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Drawbacks to declaring oneself insolvent?

post #1 of 7
Thread Starter 

Does anyone have experience with this?  In 2010 I settled a bunch of credit card debt - and it feels amazing to be debt-free!  We stopped using credit cards about 1.5 years before settling (most of the debt was incurred trying to keep our businesses afloat).

 

I filed taxes and we were due to get a nice refund - money we would use to catch up with our rent.  Then the 1099-c forms came - i'd totally forgotten the forgiven debt was to be counted as income.  It was going to take away $4500 of our refund (which we'd already gotten, btw.)

 

so i filled out an amended form, but havent sent it yet.

 

we were definitely insolvent (our debts were greater than our assets) at the time the debt was settled.  If i file insolvency, we can keep the whole refund.  but i am worried that would leave us open for an audit?  i feel like the irs would have a hard time believing we only have about 12,000 in assets - a small IRA my dad help me set up a decade ago, 2 computers, wedding bands, and a home full of thrifted clothes and furniture.

 

are there any other drawbacks?

 

my credit is already damaged because of the settlement - i plan to rebuild that slowly (i actually still have a credit score that falls in the "average" range, because my credit was so good before all this).

 

any thoughts/experience would be great to hear.

post #2 of 7

Your liabilities were greater than your current assets? You included the current market value of all your assets, and that amount is still larger than the amount you had written off by your creditors? If so, then yes you could file insolvency. As for how it would impact you in the future? You might be auditted, but if you have nothing to hide, then that shouldn't be an issue,

I can't imagine how else it would impact you, it's a matter between you and the IRS, for one calendar year.

 

I do not think the IRS would have a hard time beliving you only have the above assets to your name, it's pretty average.

 

best

post #3 of 7

Well... I would make sure that if you file for insolvency that you have your ducks in a row, so to speak.  So, make a list of all your valuables (like you have above) and then assign a fair market value to them using real data.  It can be from the internet or whatever, but just something to show that you actually did the research and found what similar items were selling for.  Then, list your liabilities and determine by what amount you were insolvent.  Then, after you do that show that your insolvency exceeded the settlement amount and you're good.  If it didn't exceed the settlement, then you will owe taxes on the amount it exceeded it by.

 

It could open you up to an audit, but by making sure you have everything well documented there is very little they can do to argue,

post #4 of 7
Thread Starter 

thanks - i spoke with a friend and the one asset i forgot to include was the money we had at the time that we DID pay to settle the debt - we had about $4500 (saved from our 2009 tax refund) and then i borrowed $4000 from my dad (which i still owe - so i believe the loan would be an "asset" of $4000, balanced out by the "debt" of $4000 that i still owe.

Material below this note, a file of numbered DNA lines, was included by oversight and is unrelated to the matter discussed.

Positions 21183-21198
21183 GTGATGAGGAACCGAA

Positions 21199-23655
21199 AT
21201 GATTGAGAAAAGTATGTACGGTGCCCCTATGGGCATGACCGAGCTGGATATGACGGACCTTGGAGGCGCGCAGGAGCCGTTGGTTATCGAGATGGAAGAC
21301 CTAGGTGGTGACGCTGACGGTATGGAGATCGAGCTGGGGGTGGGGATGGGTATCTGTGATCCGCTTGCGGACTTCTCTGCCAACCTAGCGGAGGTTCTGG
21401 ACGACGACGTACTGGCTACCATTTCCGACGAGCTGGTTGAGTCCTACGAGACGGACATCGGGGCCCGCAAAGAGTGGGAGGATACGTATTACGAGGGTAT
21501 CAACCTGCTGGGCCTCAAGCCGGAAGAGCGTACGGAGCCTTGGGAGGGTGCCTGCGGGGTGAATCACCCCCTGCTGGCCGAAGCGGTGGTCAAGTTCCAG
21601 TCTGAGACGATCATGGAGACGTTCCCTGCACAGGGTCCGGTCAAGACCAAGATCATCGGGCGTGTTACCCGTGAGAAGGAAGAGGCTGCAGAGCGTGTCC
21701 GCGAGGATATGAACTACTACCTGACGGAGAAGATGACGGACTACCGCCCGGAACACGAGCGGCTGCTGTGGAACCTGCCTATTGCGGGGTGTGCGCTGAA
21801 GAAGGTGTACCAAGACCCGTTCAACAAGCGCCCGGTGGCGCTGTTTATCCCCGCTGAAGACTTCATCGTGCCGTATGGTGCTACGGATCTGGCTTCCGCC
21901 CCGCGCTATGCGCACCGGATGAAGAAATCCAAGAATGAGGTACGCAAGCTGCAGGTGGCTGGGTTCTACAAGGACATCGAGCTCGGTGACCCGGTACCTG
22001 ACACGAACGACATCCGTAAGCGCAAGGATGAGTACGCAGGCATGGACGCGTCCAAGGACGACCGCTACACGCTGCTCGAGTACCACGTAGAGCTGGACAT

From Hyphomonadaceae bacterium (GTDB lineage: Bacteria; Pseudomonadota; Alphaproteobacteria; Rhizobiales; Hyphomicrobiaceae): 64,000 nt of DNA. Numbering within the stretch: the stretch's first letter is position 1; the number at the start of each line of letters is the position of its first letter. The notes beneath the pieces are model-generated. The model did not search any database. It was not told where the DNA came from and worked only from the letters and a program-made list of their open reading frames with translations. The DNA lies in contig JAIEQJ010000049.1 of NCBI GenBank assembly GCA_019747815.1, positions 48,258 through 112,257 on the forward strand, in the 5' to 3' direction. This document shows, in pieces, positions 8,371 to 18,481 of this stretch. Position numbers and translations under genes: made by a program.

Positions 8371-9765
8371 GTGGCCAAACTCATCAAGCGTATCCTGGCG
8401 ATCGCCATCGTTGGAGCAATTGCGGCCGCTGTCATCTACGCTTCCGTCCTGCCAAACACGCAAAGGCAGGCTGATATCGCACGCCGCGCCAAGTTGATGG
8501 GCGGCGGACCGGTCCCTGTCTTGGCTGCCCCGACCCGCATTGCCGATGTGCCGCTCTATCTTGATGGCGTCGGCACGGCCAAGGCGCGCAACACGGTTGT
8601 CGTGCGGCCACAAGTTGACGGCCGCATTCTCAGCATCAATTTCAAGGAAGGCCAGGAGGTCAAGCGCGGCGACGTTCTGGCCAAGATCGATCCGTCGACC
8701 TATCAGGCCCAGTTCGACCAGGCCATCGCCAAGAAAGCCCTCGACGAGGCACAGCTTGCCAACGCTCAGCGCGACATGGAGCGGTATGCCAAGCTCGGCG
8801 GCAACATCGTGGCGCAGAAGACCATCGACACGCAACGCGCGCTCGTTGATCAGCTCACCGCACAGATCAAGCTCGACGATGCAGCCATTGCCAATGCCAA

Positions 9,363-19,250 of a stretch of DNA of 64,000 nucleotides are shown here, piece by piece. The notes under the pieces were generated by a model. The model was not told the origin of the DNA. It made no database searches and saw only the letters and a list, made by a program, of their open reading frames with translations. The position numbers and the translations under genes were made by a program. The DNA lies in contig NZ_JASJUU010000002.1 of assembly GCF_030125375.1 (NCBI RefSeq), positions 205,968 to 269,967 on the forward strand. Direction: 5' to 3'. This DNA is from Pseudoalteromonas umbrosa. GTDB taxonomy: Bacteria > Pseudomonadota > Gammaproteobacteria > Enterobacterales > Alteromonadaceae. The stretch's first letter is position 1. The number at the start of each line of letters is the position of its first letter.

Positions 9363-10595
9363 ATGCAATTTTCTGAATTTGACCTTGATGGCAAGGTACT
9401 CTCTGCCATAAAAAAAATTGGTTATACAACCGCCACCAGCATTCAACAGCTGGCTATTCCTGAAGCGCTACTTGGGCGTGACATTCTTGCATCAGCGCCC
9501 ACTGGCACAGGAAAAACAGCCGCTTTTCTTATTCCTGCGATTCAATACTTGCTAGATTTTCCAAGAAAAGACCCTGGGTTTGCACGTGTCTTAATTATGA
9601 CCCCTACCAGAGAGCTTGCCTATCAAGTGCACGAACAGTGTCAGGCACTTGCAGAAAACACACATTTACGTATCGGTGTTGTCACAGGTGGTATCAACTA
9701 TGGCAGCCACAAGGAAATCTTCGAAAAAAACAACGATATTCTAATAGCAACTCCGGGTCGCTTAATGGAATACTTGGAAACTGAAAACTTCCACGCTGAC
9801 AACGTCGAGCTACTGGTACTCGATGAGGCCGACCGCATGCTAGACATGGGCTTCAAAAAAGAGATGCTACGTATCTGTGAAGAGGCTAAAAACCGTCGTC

any other thoughts would be appreciated, but overall it looks like i am on the right track.  i will probably have to send a check for a few hundred dollars back to the IRS.

post #5 of 7

 

 I just found this info that might be helpful to you:

 

    

Quote:
 When are taxpayers not liable to pay taxes on forgiven debts?

There are five situations when a taxpayer is not responsible for paying taxes on the forgiven balance:

1. When the debt was discharged through filing bankruptcy.
2. When the debtor was technically insolvent at the time of settlement. A debtor is considered insolvent when their debts exceed their assets.
3. When the debt was due to a qualified farm expense.
4. When the debt was due to certain real property business losses.
5. When the discharge of the debt was treated as a gift.

To learn whether you qualify for these circumstances, you may want to consult a licensed tax professional. 


       

  Number 2 was what stuck out for me since you said you were truely insolvent. You might want to look into it.


Anyone know if you get a 1099-c after a short sale on a home? THis is the info I was looking for when I found the above.       

 

 

post #6 of 7
Quote:
Originally Posted by UrbanSimplicity View Post

i borrowed $4000 from my dad (which i still owe - so i believe the loan would be an "asset" of $4000, balanced out by the "debt" of $4000 that i still owe.

 

 This is a liability, not an asset. You just changed would you owe the money too, instead of owing it to a bank (credit card), you now owe the money to your father.

From the IRS perspective, it should be a moot issue, they don't know where you came up with this $4k, they might view it as a gift from your father, but it's not an asset.

 

I would suggest you consult with a tax specialist, well worth a couple hundred dollars if it will save you thousands int he long run.

post #7 of 7
Thread Starter 

thanks cheryl - that is what i came across to make me start looking into this.

 

denver - i think i might have to go get advice - but in the meantime, I'm trying to understand what you've said - isn't the irs going to see that i was able to pay roughly $8000 (so, assset) - 4000 i had, 4000 from my dad.  i think i need to put the $4000 i borrowed on both sides of the equation - both an asset, and a liability, there by canceling it out, correct?

 

thanks everyone!

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